Article

Sage, Margaret Olivia Slocum (08 September 1828–04 November 1918), teacher and philanthropist, was born in Syracuse, New York, the daughter of Joseph Slocum, a successful merchant and state assemblyman, and Margaret Jermain. Olivia, as she was known to family and close friends, was reared in comfortable circumstances and received her early education in Syracuse....

Article

Straight, Dorothy Payne Whitney (23 January 1887–13 December 1968), publisher, educator, and philanthropist, was born in Washington, D.C., the daughter of Flora Payne and William C. Whitney, then secretary of the navy. Her father had added a fortune made in urban railways to his wife’s dowry and with other socially prominent New Yorkers founded the Metropolitan Opera. Dorothy therefore enjoyed a materially and culturally rich childhood, whose comfort was marred by the death of her mother when Dorothy was six and of her father when she was seventeen. She then came into her own fortune and the temporary custody of her brother ...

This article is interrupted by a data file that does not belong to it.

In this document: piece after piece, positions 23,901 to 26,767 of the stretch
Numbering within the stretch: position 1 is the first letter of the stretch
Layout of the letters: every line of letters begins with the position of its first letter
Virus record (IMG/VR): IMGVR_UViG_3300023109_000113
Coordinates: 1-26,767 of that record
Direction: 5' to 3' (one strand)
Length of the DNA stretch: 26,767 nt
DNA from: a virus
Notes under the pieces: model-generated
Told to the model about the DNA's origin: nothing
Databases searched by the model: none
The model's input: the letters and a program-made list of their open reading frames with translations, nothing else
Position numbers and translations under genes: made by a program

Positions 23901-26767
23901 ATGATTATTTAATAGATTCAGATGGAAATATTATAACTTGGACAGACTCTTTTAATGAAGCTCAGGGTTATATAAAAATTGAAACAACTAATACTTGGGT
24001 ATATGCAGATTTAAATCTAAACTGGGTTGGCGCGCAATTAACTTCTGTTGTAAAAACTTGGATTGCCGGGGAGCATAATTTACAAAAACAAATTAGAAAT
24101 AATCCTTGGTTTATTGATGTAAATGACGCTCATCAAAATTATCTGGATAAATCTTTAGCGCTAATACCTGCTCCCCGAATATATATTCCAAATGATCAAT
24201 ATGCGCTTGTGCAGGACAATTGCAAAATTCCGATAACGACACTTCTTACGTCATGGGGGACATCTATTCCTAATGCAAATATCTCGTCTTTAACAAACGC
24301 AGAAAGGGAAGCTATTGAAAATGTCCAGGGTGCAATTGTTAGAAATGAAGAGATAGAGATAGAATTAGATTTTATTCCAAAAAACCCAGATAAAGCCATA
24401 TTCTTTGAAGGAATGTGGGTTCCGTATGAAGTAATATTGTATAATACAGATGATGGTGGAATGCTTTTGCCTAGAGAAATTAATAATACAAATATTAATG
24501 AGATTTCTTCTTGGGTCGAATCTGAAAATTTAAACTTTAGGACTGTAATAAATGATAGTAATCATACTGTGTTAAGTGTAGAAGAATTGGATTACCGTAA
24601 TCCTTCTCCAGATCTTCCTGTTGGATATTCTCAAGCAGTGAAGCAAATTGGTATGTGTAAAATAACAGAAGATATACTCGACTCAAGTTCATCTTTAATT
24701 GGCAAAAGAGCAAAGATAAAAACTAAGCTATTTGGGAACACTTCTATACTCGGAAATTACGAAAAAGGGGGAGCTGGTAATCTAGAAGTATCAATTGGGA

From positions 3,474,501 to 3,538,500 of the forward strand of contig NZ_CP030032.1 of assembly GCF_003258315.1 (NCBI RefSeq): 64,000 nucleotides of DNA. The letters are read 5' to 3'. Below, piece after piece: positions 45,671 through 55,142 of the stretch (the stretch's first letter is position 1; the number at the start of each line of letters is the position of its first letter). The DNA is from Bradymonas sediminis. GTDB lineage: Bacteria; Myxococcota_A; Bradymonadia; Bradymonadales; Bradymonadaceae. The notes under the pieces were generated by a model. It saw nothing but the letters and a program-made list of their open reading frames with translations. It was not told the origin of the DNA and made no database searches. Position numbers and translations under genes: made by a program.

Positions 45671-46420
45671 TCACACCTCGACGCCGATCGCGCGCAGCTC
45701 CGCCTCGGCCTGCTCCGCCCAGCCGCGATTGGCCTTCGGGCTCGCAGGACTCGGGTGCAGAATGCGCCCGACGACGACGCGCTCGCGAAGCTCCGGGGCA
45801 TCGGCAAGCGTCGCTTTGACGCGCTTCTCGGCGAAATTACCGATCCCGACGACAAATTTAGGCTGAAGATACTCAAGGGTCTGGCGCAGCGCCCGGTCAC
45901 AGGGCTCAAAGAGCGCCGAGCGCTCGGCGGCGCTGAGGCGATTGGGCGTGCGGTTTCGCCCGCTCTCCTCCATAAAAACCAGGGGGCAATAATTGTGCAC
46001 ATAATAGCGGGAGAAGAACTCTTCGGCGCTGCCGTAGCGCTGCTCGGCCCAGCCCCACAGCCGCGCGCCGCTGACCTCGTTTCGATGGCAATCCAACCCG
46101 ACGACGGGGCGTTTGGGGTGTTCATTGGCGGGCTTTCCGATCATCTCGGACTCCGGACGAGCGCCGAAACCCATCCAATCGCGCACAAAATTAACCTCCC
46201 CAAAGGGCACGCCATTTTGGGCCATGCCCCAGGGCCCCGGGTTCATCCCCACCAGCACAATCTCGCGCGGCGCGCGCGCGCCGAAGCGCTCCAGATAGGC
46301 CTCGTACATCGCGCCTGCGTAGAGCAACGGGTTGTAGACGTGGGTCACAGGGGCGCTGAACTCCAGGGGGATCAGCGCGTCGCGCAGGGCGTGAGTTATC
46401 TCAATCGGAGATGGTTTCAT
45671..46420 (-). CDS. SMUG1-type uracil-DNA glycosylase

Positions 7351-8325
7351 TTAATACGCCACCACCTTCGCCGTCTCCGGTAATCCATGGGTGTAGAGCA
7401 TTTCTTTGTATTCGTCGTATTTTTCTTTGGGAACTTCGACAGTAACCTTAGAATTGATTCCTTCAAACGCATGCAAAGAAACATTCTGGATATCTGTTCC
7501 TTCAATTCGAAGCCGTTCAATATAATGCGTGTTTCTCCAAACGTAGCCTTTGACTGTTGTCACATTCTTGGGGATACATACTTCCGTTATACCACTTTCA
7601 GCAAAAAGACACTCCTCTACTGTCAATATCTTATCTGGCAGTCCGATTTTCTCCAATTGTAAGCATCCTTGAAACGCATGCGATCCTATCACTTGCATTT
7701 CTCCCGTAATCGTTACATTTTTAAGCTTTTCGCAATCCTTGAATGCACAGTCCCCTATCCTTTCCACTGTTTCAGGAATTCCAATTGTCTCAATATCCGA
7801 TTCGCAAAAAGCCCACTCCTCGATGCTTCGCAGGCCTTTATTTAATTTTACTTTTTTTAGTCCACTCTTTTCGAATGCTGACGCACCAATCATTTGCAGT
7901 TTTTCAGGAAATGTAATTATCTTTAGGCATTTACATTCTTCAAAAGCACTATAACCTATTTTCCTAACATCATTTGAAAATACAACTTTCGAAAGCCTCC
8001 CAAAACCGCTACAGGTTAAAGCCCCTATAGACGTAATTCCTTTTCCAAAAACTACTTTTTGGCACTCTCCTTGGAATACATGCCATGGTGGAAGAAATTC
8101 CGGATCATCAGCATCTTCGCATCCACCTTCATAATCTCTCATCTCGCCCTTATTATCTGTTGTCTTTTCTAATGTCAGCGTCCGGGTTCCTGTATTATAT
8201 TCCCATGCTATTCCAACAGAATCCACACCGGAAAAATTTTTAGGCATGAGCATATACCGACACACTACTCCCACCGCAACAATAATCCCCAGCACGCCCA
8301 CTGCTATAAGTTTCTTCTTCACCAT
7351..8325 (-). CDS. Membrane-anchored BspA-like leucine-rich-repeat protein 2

Article

Talbot, Emily Fairbanks (22 February 1834–29 October 1900), philanthropist and promoter of higher education for women, was born in Winthrop, Maine, the daughter of Columbus Fairbanks and Lydia Tinkham, farmers. Emily attended local schools, and her mother supplemented her lessons. At age sixteen Talbot began teaching school in Augusta, Maine; she wished for a college education, but few women of the time had access to that....

Article

Vaughan, John (15 January 1756–30 December 1841), wine merchant, librarian, and philanthropist, was born in London, England, the son of Samuel Vaughan, a merchant in the Jamaica trade, and Sarah Hallowell of Boston, Massachusetts. The family were Whigs in politics, dissenters in religion, and lovers of science, humanity, and America. Destined by his father for a mercantile career, young Vaughan spent the year 1776–1777 in Jamaica and in 1778 was sent to France to learn French and gain further business experience, with a view to settling eventually in America. In France, where he was attached to a merchant firm in Bordeaux, he became intimate with ...